Updated: Jun 1, 2021
What is a trainer and why do you need one?
Trainers, or sometimes known as stationary bikes, are indoor performance bikes that simulate road riding to improve endurance, speed, and preserve fitness that was attained through outdoor riding and training.
With winter quickly approaching, time spent riding the sunny (and dry) roads are becoming far and few in between. Staying strict on indoor training is important for riders who want to progress through the winter season. Stationary indoor bikes promote safe riding and accident-free summers. However, training on a bike that isn't the right fit can be damaging to all aspects of a rider's regime. Whether you already have a trainer or are looking to get one, here are some helpful tips on fitting your bike the right way.
Top 3 Areas to Be Sure You're Getting The Right Fit
1. Saddle Fit: More important than you think...
Saddles are arguably one of the most important components as far as fit and comfort come on stationary trainers. Like riders, saddles also come in all shapes and sizes. Modifications like cushioning materials, center cutouts, and width all play a factor in how each saddle fits. To ensure your saddle is a perfect fit, it’s important to try it on before committing to a new purchase.
Here are 3 things to look for in a properly fitted saddle:
1. A saddle that is wide enough to fit the width of your bottom, but not any larger. Saddles that ride extra wide on the sides are prone to cause chafing, rubbing and potentially injury.
2. Performance VS. Cushioning saddles - fit your saddle to the bike you’re riding
Performance Saddles are often used on mountain, road, and touring bikes and tend to be longer, thinner, firmer, and less wide.
Cushioning Saddles are used on cruisers and recreational bikes and they are typically wider, thicker with more cushioning and padding.
3. A saddle that adjusts to fit angles for all kinds of rides. It’s important that larger saddles are set at more of a forward angle in order to leave room to avoid chafing and rubbing on the legs.
2. Handlebar Length: Can and should Be a deal breaker
Handlebars influence many aspects of the training experience from grip to riding position, they’re the main point of contact riders have with their bikes. Having handlebars that reach too far can negatively impact how riders adjust their moving position. Consider these tips when fitting the handlebars on your stationary training bike:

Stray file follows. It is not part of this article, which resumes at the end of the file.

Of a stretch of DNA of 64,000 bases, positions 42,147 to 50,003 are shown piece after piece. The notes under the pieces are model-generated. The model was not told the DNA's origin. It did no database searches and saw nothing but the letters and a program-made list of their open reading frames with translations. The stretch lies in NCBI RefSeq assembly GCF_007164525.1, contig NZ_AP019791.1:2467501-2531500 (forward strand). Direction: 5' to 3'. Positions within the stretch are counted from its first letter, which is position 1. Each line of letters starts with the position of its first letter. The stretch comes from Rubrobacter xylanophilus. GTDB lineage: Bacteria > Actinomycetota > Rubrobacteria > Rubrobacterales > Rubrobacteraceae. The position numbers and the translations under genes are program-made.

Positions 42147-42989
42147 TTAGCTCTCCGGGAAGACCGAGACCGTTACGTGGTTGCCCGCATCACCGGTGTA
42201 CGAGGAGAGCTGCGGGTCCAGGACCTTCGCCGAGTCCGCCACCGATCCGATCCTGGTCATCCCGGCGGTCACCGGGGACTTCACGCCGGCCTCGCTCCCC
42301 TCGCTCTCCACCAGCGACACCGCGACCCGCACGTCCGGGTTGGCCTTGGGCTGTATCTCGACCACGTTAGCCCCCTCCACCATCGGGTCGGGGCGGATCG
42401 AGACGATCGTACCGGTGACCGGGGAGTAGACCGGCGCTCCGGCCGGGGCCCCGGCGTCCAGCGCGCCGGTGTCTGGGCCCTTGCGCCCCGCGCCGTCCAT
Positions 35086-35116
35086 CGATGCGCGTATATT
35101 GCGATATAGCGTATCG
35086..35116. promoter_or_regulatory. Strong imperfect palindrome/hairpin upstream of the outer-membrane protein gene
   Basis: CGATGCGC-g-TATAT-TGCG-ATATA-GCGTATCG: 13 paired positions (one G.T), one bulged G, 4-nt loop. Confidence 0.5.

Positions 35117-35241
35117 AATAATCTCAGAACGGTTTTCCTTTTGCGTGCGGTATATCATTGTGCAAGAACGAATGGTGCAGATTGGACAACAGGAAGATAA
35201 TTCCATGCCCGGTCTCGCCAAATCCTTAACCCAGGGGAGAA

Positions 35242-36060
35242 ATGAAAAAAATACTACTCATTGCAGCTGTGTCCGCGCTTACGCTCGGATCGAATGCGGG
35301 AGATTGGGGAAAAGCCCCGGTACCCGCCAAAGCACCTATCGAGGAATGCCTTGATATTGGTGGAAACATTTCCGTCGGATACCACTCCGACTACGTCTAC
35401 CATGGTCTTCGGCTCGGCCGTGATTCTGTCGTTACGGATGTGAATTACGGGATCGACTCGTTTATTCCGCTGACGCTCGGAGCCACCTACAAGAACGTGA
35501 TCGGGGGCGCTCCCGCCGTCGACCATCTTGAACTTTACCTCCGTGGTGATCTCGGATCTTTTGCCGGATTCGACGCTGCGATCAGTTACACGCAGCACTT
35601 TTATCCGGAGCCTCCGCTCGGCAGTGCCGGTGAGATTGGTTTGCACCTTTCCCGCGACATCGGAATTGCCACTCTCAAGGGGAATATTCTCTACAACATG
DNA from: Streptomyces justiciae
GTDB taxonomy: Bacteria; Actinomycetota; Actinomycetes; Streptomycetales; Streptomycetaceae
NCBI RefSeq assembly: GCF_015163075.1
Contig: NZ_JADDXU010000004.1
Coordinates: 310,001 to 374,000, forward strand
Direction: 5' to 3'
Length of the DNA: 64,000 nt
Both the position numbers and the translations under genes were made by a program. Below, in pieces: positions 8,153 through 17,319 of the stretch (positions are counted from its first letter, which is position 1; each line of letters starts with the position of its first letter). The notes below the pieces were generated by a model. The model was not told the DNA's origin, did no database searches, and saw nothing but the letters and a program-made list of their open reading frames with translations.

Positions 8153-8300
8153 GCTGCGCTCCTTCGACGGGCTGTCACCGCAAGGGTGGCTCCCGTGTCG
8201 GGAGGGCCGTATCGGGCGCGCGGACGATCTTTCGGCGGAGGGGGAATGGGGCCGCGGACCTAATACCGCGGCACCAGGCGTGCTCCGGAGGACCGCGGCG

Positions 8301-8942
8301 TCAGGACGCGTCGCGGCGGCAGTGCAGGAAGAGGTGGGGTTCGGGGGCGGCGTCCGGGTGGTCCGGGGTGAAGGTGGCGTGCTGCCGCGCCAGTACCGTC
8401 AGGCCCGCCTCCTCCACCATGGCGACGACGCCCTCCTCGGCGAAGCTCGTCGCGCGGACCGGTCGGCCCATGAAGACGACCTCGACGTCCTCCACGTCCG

Handlebars are not one-size-fits-all. A helpful way to figure out what your actual bar length is is to get into a push-up position and measure the distance between your hands. This distance is your personal bar length and can be easily adjusted on your stationary bike.
You don’t have to stick with the stock handlebars and in most cases, you really shouldn’t - Sometimes exchanging your stock handlebars for a pair of customized handlebars that are made for your bike and your riding style can be a game-changer.
3. Pedal Position: Where comfort meets speed
Yes, believe it or not, but pedal position plays a bigger role in comfort and positioning than you might think. If you follow these three core tips to proper pedal position, you might just improve more than just your time and speed.
1. Evenly distribute your weight on the pedals
Keeping your weight centered in your hips and knees helps to keep your balance properly distributed on each of the pedals. This technique can also help avoid putting too much pressure on the handlebars.
2. Flat Feet & Head Up
Yes, that's right head up and heels down. If this is taxing, then it's working. Flat feet help you to push fully through each stroke and keeping your head up ensures a steady flow of oxygen is getting to your brain.
3. Proper Upper Body Alignment
Keeping your knees aligned with your hips and your core engaged at a forward angle is a great technique to practice for proper upper body alignment. This technique will be effective all the way down to your pedal strokes and weight distribution.